Food Allergy Awareness Week wrapped up today, and this year I had more reasons to pay attention than ever before.
I’ve mentioned before that Kay appears to be allergic to dairy. Ever since she started eating solid foods, we noticed her cheeks and chin would get bright red and rashy whenever she ate dairy. Cow dairy was worse than goat, but occasionally she’d react to goat cheese too. Hubs has some food allergies to dairy and to wheat, so it made sense that Kay might have some food allergies too. But I noticed there were times when she hadn’t eaten any dairy and she still broke out into a rash. We couldn’t pinpoint the cause, so I asked for a referral to an allergist.
Her initial appointment was supposed to be in June, but I got on the cancellation list and managed to get a new appointment time a couple of weeks ago. We met with the the doctor who took a brief family history and asked about all the symptoms we’d noticed. Then Kay had her scratch test.
At first she seemed to think it was funny. The nurse drew orange dots (reference points) on her forearm and put drops of oil containing individual allergens next to each dot. The test included two controls – a negative control with nothing in the oil (this lets the doctor see what the scratch looks like without any allergen), and a positive control with histamine which makes everyone react. She was very cooperative and smiley up until the point the nurse used the plastic tool to prick her skin at each site. Then she howled!
I guess they’re used to that as they quickly turned on a little dancing musical bear that soon distracted Kay from her arm. We waited about 10 minutes, and then the doctor came in to read the test. Turns out she reacted to alder trees, grass, dust mites, dairy, beef, eggs, corn, wheat, and shrimp. What? I had wondered about the shrimp, but I’d never noticed any kind of reaction to eggs or corn or beef. (Apparently an allergy to dairy commonly goes along with an allergy to beef.)
The doc told us that in his 30 years of practice he rarely ever sees children this young react to shrimp. Yikes! He was emphatic – no shrimp, crab, or lobster for Kay. The doc said she could continue to eat the other foods as long as she didn’t show a reaction, but we should keep a close eye on them and cut them out if she reacts. He suggested we bring her back for another test in two years when her system has developed further.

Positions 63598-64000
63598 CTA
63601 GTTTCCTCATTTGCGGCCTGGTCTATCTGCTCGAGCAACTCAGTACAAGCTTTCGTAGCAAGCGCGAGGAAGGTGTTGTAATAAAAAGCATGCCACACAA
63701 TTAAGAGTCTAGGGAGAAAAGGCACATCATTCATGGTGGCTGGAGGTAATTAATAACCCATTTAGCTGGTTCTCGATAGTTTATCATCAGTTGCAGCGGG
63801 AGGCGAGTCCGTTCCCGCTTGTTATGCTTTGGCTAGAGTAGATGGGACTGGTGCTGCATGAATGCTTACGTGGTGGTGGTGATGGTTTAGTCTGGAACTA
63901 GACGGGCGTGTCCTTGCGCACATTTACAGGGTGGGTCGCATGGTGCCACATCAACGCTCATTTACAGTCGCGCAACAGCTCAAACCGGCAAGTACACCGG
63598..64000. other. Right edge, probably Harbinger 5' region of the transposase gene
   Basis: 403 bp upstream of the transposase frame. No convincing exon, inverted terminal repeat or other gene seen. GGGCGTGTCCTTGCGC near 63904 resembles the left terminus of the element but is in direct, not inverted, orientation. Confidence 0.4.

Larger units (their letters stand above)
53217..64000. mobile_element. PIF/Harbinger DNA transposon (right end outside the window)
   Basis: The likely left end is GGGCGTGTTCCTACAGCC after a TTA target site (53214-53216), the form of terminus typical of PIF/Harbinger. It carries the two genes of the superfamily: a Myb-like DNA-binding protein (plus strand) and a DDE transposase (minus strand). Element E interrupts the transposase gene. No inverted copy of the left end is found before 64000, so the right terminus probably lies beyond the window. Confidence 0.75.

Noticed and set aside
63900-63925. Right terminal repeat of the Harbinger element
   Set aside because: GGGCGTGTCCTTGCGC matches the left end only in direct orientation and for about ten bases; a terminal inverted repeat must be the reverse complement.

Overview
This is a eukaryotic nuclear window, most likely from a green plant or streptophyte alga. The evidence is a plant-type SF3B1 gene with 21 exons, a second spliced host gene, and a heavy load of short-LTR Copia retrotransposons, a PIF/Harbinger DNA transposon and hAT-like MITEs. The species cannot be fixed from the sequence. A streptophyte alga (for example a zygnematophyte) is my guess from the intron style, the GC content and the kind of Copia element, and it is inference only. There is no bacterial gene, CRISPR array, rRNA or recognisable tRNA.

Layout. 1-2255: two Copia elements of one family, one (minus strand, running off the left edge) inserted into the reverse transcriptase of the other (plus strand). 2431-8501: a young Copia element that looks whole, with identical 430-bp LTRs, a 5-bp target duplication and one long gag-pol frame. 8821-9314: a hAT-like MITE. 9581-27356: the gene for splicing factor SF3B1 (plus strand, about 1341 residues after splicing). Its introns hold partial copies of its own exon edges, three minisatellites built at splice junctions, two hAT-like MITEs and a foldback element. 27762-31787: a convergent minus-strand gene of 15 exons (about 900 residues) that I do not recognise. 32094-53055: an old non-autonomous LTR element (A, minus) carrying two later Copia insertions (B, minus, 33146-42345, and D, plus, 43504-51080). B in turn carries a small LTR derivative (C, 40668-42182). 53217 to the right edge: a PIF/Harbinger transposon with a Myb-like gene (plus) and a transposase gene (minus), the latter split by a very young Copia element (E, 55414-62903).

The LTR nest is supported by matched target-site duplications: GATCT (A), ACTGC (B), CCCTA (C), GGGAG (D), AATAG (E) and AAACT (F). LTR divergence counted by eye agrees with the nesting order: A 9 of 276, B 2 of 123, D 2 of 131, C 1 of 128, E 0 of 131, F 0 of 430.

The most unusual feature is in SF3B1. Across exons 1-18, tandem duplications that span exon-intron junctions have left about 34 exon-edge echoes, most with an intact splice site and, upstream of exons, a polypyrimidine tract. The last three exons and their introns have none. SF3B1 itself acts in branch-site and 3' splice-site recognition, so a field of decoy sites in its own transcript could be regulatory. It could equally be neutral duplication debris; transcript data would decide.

When I was a kid, I don’t remember any of my friends having allergies. A lot has changed since then! We all know that nuts are commonly banned in many schools, and food allergies seem to be on the rise everywhere. There are a lot of theories for why this is happening, but the most common hypothesis is that we’re simply too clean. Kids who grow up in big families or on farms tend to show less allergies, asthma, and other autoimmune diseases in general.
There’s mounting evidence that our immune systems rely on exposure to gastrointestinal bacteria, endotoxins, and parasites to work well. Antibiotic use in the first year of life has been linked to higher rates of asthma, as has the use of antibacterial cleansers and C-section births (because the baby is not exposed to normal vaginal flora during delivery). Incidentally, Kay was born naturally, never needed antibiotics, and we use old-fashioned soap and water to get clean. Obviously it’s a complex interaction including genetic, prenatal, and environmental influences.
I’m hoping Kay grows out of some or all of these allergies, but in the meantime we’ll continue avoiding dairy and leave the shellfish off the menu. Sorry sweetheart, no more prawn tempura or crab cakes.
Does your child have food allergies? Did he or she outgrow any of them?